The communication unit then determines (510) whether or not it is currently in the preferred zone for the present talkgroup. In particular, the preferred zone table 300 shown in FIG. 3 is used to resolve this question. It should be noted that the present invention anticipates use of table 300 in one of two ways: 1)the preferred zone table can be stored in the zone controller, which periodically transmits (as described with reference to FIG. 6) preferred zone IDs, via control channels at each site, to talkgroup members during operation; and 2), the preferred zone table 300 may be stored in each communication unit, thereby giving a direct indication to the radio whether or not it is presently affiliated with a site in the preferred zone for that talkgroup.
If it is determined that the communication unit is in the preferred zone, the routine is exited. If not in the preferred zone, the communication unit attempts to determine (512) whether or not any sites in the preferred zone are usable. Here, the communication unit refers to the site usability table 400 shown in FIG. 4 to determine whether or not its present zone affiliation aligns with any site that is presently usable (i.e., whether the usability field 405 is set to "Y"). If not, the communication unit continues to monitor the control channel looking for a preferred zone broadcast (504). Upon detection of a usable site in the preferred zone, the communication unit affiliates (514) with that usable site, using known registration techniques, and the routine is exited.
Referring again to block 507, if it is determined that the communication unit's talkgroup setting has been switched, the communication unit sends (518) the newly selected talkgroup ID to the zone controller using known control channel signaling. The communication unit then waits until it receives (or retrieves in the case of a communication unit having a preferred zone table 300) and stores (520) the preferred zone ID for the selected talkgroup. The communication unit then returns to the step of monitoring for a talkgroup switch (507). In this manner, the communication unit continuously attempts to affiliate with a site within its preferred zone, thereby making subsequent communications with other talkgroup members more likely to use intrazone audio resources. Accordingly, use of interzone audio resources is reduced, thereby providing a distinct advantage over systems of the prior art.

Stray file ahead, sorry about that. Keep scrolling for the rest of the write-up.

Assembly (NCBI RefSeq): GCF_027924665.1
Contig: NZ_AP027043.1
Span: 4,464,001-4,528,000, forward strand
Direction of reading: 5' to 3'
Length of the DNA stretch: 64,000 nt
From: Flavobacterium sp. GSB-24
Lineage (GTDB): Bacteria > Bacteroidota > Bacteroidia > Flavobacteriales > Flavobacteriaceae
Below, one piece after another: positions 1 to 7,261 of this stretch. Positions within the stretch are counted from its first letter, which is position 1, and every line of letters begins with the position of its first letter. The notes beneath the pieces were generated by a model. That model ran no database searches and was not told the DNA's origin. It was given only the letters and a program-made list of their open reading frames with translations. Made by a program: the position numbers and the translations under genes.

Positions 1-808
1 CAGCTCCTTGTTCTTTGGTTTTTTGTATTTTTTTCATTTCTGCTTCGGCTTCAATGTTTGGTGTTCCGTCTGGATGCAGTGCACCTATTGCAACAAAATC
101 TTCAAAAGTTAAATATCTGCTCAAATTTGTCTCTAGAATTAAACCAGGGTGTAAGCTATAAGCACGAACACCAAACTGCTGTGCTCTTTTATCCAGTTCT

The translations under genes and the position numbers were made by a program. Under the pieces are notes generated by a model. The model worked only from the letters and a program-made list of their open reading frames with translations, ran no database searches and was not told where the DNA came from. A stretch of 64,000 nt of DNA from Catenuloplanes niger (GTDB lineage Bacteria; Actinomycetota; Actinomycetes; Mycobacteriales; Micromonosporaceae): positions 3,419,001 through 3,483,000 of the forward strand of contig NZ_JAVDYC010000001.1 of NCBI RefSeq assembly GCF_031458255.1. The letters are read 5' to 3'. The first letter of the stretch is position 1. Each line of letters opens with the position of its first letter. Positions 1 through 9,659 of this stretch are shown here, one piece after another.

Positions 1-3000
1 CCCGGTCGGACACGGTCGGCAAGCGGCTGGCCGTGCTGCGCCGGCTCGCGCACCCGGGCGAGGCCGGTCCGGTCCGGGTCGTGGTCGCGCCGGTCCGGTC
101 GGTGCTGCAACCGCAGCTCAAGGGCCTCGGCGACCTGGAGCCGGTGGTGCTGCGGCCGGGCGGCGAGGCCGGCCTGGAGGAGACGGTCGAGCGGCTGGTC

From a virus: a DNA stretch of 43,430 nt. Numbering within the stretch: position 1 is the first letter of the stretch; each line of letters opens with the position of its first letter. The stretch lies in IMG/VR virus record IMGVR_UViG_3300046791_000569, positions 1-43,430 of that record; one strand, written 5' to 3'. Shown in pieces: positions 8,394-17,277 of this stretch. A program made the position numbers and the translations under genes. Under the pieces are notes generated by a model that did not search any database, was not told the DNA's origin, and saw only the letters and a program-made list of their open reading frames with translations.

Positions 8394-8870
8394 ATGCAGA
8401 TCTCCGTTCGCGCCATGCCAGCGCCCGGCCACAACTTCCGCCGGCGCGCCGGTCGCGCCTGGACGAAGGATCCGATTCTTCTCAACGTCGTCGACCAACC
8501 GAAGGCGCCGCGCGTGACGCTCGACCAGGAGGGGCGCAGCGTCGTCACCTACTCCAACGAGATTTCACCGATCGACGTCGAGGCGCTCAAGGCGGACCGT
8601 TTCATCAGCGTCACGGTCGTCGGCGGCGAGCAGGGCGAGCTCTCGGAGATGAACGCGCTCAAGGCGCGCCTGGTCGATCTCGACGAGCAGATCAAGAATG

FIG. 6 shows a flow diagram 600 depicting the zone controller operation, in accordance with the present invention. The preferred zone is determined (601) according to one of the methods shown above. For illustration purposes, it is assumed that one of the three dynamic methods is used to determine the preferred zone for each talkgroup. The preferred zone table is then updated (603), preferably automatically by the zone controller. A decision (605) is then reached to determine whether the preferred zone table has changed since the last time it was updated. If a change is detected (e.g., using a simple comparison algorithm) the new preferred zone information is broadcast (607) to those talkgroup members affected by the change.
Conversely, if the preferred zone table has not changed since the last time it was updated the zone controller continues to process talkgroup characteristic changes sent by the communication units (i.e., block 518 in FIG. 5). As communication units change talkgroups and new talkgroup IDs are received (609) by the zone controller, the communication units are sent (611) the preferred zone ID corresponding to the new talkgroup (i.e., after being looked up in the preferred zone table 300). The new talkgroup characteristics are also used by the zone controller in the continuing determination (601) of preferred zones, as earlier described.
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|U.S. Classification||455/518, 455/520|
|Oct 30, 1995||AS||Assignment|
Owner name: MOTOROLA, INC., ILLINOIS
Free format text: ASSIGNMENT OF ASSIGNORS INTEREST;ASSIGNORS:MCDONALD, DANIEL J.;ECONOMY, GEORGE R.;REEL/FRAME:007789/0708
Effective date: 19951030
|Dec 30, 2002||FPAY||Fee payment|
Year of fee payment: 4
|Feb 20, 2007||FPAY||Fee payment|
Year of fee payment: 8
|Feb 18, 2011||FPAY||Fee payment|
Year of fee payment: 12
|Apr 6, 2011||AS||Assignment|
Owner name: MOTOROLA SOLUTIONS, INC., ILLINOIS
Free format text: CHANGE OF NAME;ASSIGNOR:MOTOROLA, INC;REEL/FRAME:026081/0001
Effective date: 20110104